Florida Statutory Requirement for a Notice of Assignment Is Not a Condition Precedent to Foreclosure

By: Alen H. Hsu

Florida’s Second District Court of Appeal (“Second District Court”) recently held that a lender’s failure to provide written notice of assignment of a debt to a borrower as required by Section 559.715, Florida Statutes (2012) (“Section 559.715”), does not bar a foreclosure suit. Brindise v. U.S. Bank Nat. Ass’n, 2D14-3316, 2016 WL 229572, (Fla. 2d DCA 2016). In Brindise, the borrower took out a loan from Countrywide Home Loans, Inc., and the loan was subsequently acquired by U.S. Bank National Association (“U.S. Bank”) via an assignment of the promissory note. Borrower stopped making mortgage payments in 2010, and U.S. Bank instituted a foreclosure action and sought a money judgment for the accelerated principal amounts due on the promissory note, together with any deficiency after sale, interest, and attorney’s fees.

After conclusion of a non-jury trial, U.S. Bank obtained final judgment of foreclosure. Borrower appealed and argued that all foreclosure actions are attempts to collect debt under Florida’s Consumer Collection Practices Act (“FCCPA”), and because of this, Section 559.715, which is part of the FCCPA, is a condition precedent to foreclosure. Borrower further argued that U.S. Bank failed to plead or prove this issue at trial which barred foreclosure.

Section 559.715 states in pertinent part that, “the assignee must give the debtor written notice of such assignment as soon as practical after the assignment is made, but at least 30 days before any action to collect the debt.”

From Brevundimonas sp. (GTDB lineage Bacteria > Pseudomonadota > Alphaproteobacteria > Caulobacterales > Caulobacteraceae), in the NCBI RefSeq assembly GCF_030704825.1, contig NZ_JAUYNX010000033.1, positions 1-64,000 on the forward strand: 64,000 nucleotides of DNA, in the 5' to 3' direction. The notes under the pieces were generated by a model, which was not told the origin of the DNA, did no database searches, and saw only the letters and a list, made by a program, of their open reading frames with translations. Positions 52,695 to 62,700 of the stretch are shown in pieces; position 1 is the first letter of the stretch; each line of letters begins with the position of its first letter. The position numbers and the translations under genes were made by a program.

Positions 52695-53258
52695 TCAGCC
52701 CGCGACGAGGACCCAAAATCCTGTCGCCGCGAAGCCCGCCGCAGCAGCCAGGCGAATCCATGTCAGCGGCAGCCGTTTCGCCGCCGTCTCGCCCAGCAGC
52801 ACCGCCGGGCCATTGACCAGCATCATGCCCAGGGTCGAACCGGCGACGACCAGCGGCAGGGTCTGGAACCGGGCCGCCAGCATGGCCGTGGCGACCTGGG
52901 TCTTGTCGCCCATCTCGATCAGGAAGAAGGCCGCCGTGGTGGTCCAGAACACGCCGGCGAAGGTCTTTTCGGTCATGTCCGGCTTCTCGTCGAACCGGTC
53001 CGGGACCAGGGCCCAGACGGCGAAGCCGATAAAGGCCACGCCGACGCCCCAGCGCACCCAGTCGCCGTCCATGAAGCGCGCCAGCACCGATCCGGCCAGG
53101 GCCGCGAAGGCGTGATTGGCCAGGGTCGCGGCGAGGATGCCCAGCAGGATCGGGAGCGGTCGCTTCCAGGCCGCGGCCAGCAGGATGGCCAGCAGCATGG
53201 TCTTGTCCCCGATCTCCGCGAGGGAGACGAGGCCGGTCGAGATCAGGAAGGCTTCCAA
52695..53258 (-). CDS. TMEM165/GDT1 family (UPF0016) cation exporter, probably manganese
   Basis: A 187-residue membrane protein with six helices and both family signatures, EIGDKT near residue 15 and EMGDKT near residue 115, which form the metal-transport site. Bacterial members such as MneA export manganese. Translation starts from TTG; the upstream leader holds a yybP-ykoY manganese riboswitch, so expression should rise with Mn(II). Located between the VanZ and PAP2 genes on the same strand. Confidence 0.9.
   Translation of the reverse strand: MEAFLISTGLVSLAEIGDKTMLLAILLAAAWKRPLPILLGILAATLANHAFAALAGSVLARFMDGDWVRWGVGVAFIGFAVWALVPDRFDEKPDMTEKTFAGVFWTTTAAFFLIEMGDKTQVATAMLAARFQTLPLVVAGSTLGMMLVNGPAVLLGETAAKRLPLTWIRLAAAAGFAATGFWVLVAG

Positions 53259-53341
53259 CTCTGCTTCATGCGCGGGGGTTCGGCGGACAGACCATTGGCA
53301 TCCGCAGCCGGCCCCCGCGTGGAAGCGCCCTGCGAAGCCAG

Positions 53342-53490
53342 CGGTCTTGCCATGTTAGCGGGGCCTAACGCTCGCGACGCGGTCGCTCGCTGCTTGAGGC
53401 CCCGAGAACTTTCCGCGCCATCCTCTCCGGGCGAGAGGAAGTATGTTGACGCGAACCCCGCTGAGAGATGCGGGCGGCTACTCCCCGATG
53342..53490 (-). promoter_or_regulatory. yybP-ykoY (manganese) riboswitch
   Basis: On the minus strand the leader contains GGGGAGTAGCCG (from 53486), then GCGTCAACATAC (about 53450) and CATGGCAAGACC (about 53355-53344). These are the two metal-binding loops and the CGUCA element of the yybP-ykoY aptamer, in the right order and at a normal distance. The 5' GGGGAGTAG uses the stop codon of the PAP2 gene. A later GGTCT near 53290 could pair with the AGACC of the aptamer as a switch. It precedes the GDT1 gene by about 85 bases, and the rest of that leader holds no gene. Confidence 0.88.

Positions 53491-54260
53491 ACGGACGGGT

The Second District Court, in interpreting Section 559.715, rejected borrower’s argument for several reasons. First, Section 559.715 does not contain any language that makes a written notice of assignment a condition precedent to a lawsuit. The Second District noted that the legislature knows how to condition the filing of a lawsuit on a prior occurrence; it has done so, for example, in statutes related to libel and slander actions and condominium associations. Second, Section 559.715 was enacted for the purpose of allowing the consolidation of all claims by various creditors against a particular debtor. Section 559.715 does not apply to the mortgage foreclosure context, in which a single note holder seeks to foreclose on a single mortgage and note. Lastly, the FCCPA prohibits egregious debt collection practices and the borrower, in this matter, did not demonstrate how the filing of a foreclosure suit implicates such concerns.

Thus, the Second District Court held that the failure to provide written notice of assignment of a debt under Section 559.715 does not bar a foreclosure. In other words, Section 559.715 does not create a condition precedent to the institution of a foreclosure, regardless of whether a foreclosure action is an attempt to collect a consumer debt under the FCCPA. In light of the number of foreclosure cases pending in Florida, the Second District, however, certified this issue to the Florida Supreme Court as a question of great public importance. Accordingly, lenders and servicers should monitor this decision, which if reversed, could alter the landscape of foreclosure law in Florida.

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